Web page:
This document is from the pen of King Bob the Bald
The island of Redonda has been known ever since Columbus as a marker for ships and lately yachts sailing up and down the Eastern Caribbean. But very few people have landed as the island's sheer cliffs plunge straight down into the sea. Ferocious surf and swells pound the one boulder-strewn beach.
Nevertheless, there has been a Kingdom of Redonda for 118 years!
The story began in 1865 when a quarter-Irish Montserratian trader named Matthew Dowdy Shiell was sailing his ship past a lump of rock near home named, by Columbus, Nuestra Señora de la Redonda. His Free Slave wife had already presented him with eight daughters and finally a son was born. Shiell was, of course, over the moon about this so being partly descended from Irish kings and a romantic sort of gent he promptly annexed the island so that his newly born son, Matthew Phipps Shiell, could one day become King of Redonda.
On his fifteenth birthday the boy was crowned King Felipe I of Redonda by the Bishop of Antigua. He promptly elected to drop one "l" from his name. Ten years later the British Government officially annexed the island declaring it to be a dependancy of Antigua. But the act of annexation was also declared not to have affected the sovereignty vested in Shiel, and the British Colonial Office tacitly admitted his claim.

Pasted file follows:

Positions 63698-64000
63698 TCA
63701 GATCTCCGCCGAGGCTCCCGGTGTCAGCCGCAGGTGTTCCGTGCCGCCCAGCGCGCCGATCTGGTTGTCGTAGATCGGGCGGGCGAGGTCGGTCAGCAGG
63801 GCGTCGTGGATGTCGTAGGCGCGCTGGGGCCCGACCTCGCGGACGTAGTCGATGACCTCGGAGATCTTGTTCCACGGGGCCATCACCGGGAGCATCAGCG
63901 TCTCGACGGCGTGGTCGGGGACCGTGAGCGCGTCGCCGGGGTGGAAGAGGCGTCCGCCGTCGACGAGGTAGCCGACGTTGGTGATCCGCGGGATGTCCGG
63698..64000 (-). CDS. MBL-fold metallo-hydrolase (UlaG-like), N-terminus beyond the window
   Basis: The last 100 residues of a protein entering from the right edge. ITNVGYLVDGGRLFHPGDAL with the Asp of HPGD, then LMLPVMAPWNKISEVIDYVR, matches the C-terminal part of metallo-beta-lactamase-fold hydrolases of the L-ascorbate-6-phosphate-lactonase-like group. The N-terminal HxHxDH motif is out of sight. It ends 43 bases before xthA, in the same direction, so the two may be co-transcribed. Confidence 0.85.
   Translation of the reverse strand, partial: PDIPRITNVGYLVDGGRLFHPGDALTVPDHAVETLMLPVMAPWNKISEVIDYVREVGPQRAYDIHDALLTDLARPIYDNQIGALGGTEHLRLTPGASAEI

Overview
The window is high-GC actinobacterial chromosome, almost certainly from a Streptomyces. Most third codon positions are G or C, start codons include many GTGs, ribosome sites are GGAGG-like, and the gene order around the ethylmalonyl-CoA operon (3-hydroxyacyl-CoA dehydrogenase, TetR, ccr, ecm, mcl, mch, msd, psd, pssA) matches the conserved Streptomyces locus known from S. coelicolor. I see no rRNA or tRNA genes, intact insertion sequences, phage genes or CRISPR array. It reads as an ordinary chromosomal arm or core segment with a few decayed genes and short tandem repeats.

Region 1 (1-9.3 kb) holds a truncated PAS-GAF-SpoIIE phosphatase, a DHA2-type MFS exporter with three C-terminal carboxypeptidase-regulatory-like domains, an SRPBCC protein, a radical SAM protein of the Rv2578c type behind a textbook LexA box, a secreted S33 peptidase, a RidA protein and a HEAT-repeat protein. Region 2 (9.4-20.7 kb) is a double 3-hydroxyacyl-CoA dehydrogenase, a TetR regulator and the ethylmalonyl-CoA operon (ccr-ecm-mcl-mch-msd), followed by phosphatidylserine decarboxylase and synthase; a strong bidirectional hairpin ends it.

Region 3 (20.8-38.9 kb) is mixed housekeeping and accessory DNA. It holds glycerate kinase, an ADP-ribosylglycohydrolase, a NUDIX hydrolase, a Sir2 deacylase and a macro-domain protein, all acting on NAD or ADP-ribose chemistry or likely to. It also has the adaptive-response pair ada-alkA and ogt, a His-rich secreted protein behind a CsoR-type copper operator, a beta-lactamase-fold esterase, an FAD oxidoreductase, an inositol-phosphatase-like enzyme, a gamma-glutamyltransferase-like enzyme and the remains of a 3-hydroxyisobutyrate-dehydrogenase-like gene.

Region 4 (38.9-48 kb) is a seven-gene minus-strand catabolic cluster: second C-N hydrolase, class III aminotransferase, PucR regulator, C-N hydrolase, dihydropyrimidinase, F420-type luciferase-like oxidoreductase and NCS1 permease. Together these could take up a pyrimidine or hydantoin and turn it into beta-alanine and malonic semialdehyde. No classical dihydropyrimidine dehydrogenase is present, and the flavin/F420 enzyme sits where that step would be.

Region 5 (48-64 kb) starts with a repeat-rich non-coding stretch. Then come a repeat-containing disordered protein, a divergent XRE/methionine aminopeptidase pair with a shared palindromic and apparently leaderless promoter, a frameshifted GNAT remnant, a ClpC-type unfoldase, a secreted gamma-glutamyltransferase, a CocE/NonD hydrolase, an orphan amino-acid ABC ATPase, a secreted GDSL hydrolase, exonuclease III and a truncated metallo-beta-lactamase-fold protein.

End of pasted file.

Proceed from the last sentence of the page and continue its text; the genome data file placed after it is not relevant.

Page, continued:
For several years while Matthew studied and settled in London some people moved onto the island and mined the extensive guano and phosphate deposits left by centuries of boobies. Matthew became a well-known writer with some thirty novels to his credit. One of them, THE PURPLE CLOUD is still an undisputed classic of modern science fiction. It was much later made into a film starring Harry Belafonte.
King Felipe died in London in 1947 and was succeeded by the poet John Gawsworth who was crowned King Juan 1.
Gawsworth carried on with his remarkable reign until he in turn died, some say of drink, in the year of Our Lord 1970, at the age of 58. The reign was tempestuous by any standards and the King ruthlessly took advantage of his exalted rank. Whenever the royal purse fell short of funds for another glass of burgundy the King would flog a title or two.
During King Juan's stormy rule the Redondan aristocracy grew exponentially, the bar bills at the Alma pub held at bay. Among the many notables even more ennobled by Juan were Fabian of the Yard, Diana Dors, Dirk Bogarde, Victor Gollancz, Dorothy Sayers, Ellery Queen, Dylan Thomas, Edith Sitwell, Henry Miller, Lawrence Durrell, and J.B. Priestley. After three State Papers were issued (1947, 1949, 1951) royal sozzlement set in and and he started hurling Knighthoods around like confetti. Thus the Kingdom fell kerPlonk into what became known as the Almadondan Period.
In 1958 King Juan advertised in the personal columns of The Times a "Caribbean Kingship with Royal Prerogatives - one thousand guineas". Now this was going too far for the successor the Grand Duke of Basalto who saw his future monarchy slipping away. Several solicitors were immediately at war and offers of £100,000 for the title were reported. Count Bertil Bernadotte even sent a crisp £50 note to secure an option! But, in the end, King Juan settled for the small but continuous liquidity to be gained at the bar of the Alma. As a result there are at least nine claimants to the throne and more Redondan dukes than are registered with the Knight Herald of England.